The 10 Best Movies on Peacock That Bombed in Theaters

Peacock Best Movies

What to watch on NBCU’s Peacock? Focus Features

Netflix, Amazon, Disney—oh my! There are so many major streaming services flooding the market that it’s impossible to keep track of them all. Earlier this month, we added yet another well-resourced streamer to the list when NBCUniversal’s Peacock launched. While the service drew some well-earned snark across Film Twitter when it was revealed that the Jurassic Park and Matrix films would be leaving after two whole weeks, Peacock is still flush with quality cinematic options.

Rather than go straight for the obvious titles—as much as we all enjoy Matt Damon’s ass-kickery in the Bourne franchise—we perused the overlooked features that are worthy of a second look from the comfort of your home. So, without further ado, here are Peacock’s 10 best movies that originally bombed at the box office.

Be sure to check out similar lists for Amazon Prime VideoNetflixDisney+, Hulu, and HBO Max. Each title below is linked to its Peacock page, for your bingeing convenience.

Children of Men

Budget: $76M
Box Office: $70M

We all slept on a modern-day classic when Children of Men arrived in 2006 to a societal shrug of indifference. Now, with theaters closed since March and audiences desperate for fresh content, we further see the error of our ways.

Visionary director Alfonso Cuarón crafts a grim and grimy dystopian future in 2027 in which the human race has lost the ability to reproduce. But when a former activist agrees to help transport a miraculously pregnant woman, the fate of the species will be in his hand.

Children of Men is a multifaceted thriller. It incorporates both visceral action—Cuarón mastered the tracking shot before it was en vogue—and stark commentary on society’s struggle to live. It is an elevated disaster film, far more concerned with the philosophy of existence than its downfall. Watch it on Peacock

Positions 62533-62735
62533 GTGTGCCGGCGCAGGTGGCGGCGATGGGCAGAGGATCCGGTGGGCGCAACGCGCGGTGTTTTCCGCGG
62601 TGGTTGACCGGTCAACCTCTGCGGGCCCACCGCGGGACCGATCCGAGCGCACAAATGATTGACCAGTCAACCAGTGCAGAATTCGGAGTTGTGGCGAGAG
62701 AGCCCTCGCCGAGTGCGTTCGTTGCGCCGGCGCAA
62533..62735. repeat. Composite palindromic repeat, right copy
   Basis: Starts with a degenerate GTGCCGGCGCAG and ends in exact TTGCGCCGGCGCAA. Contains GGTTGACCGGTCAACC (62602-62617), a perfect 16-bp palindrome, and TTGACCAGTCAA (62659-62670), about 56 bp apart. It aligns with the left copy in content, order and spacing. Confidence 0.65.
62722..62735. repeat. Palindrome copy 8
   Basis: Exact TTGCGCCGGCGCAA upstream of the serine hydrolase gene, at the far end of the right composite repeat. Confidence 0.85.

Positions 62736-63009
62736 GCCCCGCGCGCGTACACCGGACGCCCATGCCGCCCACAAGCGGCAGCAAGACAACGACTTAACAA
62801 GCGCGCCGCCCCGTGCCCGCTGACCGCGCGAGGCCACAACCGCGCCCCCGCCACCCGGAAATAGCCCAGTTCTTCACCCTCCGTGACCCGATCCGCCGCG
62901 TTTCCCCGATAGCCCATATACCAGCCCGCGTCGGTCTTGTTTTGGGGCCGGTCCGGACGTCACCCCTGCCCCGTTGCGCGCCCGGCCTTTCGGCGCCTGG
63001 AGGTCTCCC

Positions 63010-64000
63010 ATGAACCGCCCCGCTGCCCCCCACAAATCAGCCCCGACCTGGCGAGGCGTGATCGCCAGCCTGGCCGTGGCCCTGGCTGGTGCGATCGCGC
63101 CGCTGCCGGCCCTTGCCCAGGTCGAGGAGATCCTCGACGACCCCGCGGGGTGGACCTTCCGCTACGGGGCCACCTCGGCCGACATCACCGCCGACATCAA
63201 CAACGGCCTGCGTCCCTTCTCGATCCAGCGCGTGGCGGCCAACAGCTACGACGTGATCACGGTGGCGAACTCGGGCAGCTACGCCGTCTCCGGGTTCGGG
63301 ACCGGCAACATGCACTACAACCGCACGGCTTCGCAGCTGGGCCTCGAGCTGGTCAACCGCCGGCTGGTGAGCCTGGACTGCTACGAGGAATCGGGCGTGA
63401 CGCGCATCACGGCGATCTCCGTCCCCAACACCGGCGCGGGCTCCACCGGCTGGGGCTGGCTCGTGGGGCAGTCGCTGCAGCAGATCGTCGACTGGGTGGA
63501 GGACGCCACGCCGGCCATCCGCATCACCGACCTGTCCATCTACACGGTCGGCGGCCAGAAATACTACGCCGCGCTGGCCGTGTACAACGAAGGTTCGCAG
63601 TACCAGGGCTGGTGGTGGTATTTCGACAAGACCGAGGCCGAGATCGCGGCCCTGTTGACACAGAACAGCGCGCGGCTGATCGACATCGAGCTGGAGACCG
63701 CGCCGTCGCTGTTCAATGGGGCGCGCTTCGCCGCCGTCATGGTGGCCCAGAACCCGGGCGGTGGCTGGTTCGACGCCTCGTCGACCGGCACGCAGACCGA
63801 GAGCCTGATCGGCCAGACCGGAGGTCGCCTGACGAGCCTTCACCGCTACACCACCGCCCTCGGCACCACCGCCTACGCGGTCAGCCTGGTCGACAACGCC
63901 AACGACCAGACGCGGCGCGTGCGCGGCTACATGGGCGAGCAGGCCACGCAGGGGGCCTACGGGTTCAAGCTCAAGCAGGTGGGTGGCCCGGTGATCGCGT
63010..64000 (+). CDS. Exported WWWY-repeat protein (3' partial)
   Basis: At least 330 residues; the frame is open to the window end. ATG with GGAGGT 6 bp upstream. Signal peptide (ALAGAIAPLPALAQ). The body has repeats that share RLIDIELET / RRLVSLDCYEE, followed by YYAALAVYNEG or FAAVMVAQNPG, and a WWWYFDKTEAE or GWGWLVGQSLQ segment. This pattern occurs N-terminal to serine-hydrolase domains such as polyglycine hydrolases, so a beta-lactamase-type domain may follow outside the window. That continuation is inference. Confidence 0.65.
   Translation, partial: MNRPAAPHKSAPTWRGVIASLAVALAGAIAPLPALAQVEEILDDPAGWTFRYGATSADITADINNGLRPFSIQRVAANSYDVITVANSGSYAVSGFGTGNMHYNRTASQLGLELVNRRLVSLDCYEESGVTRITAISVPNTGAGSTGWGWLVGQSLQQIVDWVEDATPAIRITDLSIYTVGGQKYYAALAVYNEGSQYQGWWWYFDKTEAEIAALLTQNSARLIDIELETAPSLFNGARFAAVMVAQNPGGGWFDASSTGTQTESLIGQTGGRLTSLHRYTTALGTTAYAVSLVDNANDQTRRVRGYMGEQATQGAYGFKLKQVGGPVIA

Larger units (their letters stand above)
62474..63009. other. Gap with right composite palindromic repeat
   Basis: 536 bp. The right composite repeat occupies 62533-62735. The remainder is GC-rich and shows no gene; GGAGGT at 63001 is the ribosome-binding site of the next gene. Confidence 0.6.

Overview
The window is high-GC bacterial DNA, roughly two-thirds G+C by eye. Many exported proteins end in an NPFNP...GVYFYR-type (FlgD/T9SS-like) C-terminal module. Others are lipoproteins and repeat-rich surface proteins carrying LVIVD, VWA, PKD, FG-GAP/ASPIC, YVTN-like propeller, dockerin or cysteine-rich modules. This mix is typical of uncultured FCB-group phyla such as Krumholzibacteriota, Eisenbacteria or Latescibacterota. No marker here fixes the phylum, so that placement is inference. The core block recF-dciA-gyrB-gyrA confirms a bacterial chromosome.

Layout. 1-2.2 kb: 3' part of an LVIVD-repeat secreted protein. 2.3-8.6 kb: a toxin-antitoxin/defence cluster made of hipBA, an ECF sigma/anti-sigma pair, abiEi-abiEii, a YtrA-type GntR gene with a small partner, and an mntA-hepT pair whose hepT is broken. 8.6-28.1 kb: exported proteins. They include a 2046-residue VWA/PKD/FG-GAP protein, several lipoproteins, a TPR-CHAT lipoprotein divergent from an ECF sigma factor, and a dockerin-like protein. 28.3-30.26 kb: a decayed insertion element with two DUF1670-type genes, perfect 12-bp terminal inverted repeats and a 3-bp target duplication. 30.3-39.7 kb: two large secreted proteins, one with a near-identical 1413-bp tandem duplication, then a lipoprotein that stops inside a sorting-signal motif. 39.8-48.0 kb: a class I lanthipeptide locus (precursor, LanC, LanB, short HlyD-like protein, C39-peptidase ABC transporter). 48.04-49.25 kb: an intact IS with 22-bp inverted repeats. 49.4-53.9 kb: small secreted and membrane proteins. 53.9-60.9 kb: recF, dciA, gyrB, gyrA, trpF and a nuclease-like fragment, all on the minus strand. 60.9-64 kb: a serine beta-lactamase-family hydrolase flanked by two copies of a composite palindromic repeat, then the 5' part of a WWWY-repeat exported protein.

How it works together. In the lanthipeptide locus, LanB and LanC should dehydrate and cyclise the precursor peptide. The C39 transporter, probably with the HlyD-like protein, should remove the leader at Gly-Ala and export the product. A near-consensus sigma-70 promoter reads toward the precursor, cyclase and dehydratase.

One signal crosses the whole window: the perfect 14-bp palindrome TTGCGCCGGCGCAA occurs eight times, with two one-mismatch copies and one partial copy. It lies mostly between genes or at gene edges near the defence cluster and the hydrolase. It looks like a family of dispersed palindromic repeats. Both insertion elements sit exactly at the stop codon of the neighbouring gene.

Tully

Budget: N/A
Box Office: $15.6M

This 2018 dramedy is yet another notch in Charlize Theron’s scorching hot career over the last decade. From Prometheus and Mad Max: Fury Road to Long Shot and The Old Guard, Theron has consistently delivered in quality pictures. Here, she gives a stellar performance that was perhaps only overlooked at the Oscars because of an incredibly deep year of leading and supporting actress contenders.

Directed by Jason Reitman (Up in the Air) and written by Diablo Cody (Juno), Tully follows a mother of three (Theron) including a newborn, who is gifted a night nanny by her brother (Mark Duplass). Hesitant to the extravagance at first, Marlo comes to form a unique bond with the thoughtful, surprising, and sometimes challenging young nanny named Tully (Mackenzie Davis).

What follows is a tender, sweet, and often humorous look at modern parenthood and the complexities and contradictions that entails. Highly recommend this one. Watch it on Peacock.

Joe

Budget: $4M
Box Office: $2.3M